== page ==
Between 2019 and 2021, our national life expectancy, which is a measure of our overall health and lifespan, decreased by two years. It was the first such decline in over 50 years – and linked to COVID. As with all things COVID, those life losses were unevenly distributed.
The media usually report COVID data regarding recent changes in daily cases and deaths (typically single-digit percentages) or cumulative counts for the U.S. or globally (typically millions). Neither provides a gut feeling as to the seriousness of the pandemic. We used state-level data from public sources and searched for relationships that could explain differences in life expectancies among states.
Life expectancy represents the average life span of a newborn if the current death rate remains stable. Life expectancy can illustrate the overall health of a population and is based on observed mortality rates by age . As you might expect, these mortality rates nearly double each decade from ages 35 to 75. Deaths increased by about 15% per year during the pandemic, corresponding to a shortening of life by about two years, more than is attributable to ischemic heart disease, our “biggest” killer.
Fifteen percent of the nearly 7.5 million all-cause deaths occurring since the pandemic's beginning amounts to 1.1 million deaths and corresponds nicely with the current COVID-19 death count (1.06 million). This represents an economic loss of about $220 billion. 
Life expectancy differs among the States.
The greatest loss was in New York State, which suffered greatly during the early days of the pandemic. The lowest losses are in New Hampshire. This analysis of changes in life expectancy associated with the pandemic does not address causes of death; assigning them solely to COVID is an assumption. It is possible that some of the deaths during the pandemic resulted from comorbidity and were merely accelerated by COVID.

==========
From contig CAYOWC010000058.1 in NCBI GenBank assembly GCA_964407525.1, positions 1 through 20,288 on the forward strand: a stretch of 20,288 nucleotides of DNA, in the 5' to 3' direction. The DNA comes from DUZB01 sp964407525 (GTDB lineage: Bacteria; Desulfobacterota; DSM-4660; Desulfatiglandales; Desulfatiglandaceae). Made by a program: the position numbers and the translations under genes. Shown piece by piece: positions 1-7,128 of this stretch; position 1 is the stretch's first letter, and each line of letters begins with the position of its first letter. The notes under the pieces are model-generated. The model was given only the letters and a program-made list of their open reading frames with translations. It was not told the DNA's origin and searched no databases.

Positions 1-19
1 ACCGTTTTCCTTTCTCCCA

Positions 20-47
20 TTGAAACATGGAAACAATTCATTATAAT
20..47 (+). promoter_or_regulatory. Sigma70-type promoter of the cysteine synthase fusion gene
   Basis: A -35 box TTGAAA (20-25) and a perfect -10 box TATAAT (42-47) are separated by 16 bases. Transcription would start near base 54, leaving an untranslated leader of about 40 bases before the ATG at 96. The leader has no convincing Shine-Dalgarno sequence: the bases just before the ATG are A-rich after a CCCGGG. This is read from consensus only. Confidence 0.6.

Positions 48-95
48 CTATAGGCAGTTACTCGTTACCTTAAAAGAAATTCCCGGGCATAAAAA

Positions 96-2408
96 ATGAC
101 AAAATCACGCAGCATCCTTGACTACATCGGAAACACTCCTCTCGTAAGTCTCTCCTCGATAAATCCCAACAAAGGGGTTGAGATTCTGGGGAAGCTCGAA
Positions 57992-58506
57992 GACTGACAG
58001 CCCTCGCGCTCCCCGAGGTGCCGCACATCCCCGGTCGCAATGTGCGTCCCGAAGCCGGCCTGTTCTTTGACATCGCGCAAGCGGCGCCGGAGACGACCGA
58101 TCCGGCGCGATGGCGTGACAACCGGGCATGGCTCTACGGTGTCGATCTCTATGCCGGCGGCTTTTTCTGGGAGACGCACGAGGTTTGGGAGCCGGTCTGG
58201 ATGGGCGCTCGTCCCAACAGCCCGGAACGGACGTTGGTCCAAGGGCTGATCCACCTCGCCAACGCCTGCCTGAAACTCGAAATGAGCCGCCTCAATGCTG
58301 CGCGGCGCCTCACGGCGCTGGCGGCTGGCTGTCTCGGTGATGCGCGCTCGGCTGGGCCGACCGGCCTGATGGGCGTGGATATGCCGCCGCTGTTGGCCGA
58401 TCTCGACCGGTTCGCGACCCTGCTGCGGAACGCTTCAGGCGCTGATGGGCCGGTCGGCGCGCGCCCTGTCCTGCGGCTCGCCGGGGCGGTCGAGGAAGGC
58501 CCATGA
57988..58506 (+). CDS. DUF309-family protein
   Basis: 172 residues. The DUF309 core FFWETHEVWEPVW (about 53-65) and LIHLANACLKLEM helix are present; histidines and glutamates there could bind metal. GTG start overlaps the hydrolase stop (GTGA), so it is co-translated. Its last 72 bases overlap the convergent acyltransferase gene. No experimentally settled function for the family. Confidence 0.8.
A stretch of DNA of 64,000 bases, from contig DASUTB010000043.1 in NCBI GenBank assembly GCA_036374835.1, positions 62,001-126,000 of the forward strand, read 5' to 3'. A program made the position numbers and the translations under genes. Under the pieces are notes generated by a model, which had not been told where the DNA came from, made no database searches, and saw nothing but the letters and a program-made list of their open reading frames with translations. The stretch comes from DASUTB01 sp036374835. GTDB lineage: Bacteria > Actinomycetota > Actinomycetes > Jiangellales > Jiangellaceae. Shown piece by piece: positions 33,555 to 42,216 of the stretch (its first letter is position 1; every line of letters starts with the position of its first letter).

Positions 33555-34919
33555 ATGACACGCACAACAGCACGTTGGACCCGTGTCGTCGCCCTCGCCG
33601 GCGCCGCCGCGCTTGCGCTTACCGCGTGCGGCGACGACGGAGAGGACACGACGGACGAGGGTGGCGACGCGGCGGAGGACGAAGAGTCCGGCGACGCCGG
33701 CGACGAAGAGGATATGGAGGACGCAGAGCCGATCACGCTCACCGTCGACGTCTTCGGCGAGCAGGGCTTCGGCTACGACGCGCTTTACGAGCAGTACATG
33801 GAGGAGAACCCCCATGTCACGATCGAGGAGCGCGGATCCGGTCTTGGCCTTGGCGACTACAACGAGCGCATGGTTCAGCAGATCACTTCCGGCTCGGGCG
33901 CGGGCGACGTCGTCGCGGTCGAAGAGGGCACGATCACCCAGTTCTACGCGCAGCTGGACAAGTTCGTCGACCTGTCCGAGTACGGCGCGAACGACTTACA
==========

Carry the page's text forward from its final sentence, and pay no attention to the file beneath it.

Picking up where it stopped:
The Role of Our Behavior
Using regressions, we checked for relationships associated with COVID mortality. Political affiliation, household income, and use of face masks (as a measure of “individual protection” were not associated with any changes in life expectancy. However, booster vaccination coverage was an entirely different story.
Without booster coverage, we can anticipate a 3-year loss in life expectancy. Immunologic protection of 65% of the population would reduce that additional loss of life expectancy to zero.
While others have reported significant relationships between life expectancy and reduced air pollution, we found no relationships between changes in life expectancy and statewide mean concentrations of fine particle mass, black carbon content, sulfate and sulfur dioxide, or nitrogen dioxide. However, we did note a weak relationship between life expectancy and reduction in fine particles, PM2.5. Contrary to expectations of the common narrative, states with improved ambient air quality had larger losses in life expectancy during the pandemic.
I am left to conclude that continuing vaccination, now with “boosters,” has the potential to increase our life expectancy. This conclusion is nowhere to be found on the Internet’s reporting on COVID-19.
 Such rates are expressed as deaths as a fraction of the population.
 Based on a calculation of $100,000 in economic value per person-year. Other estimates of the “value” of a statistical life are much higher.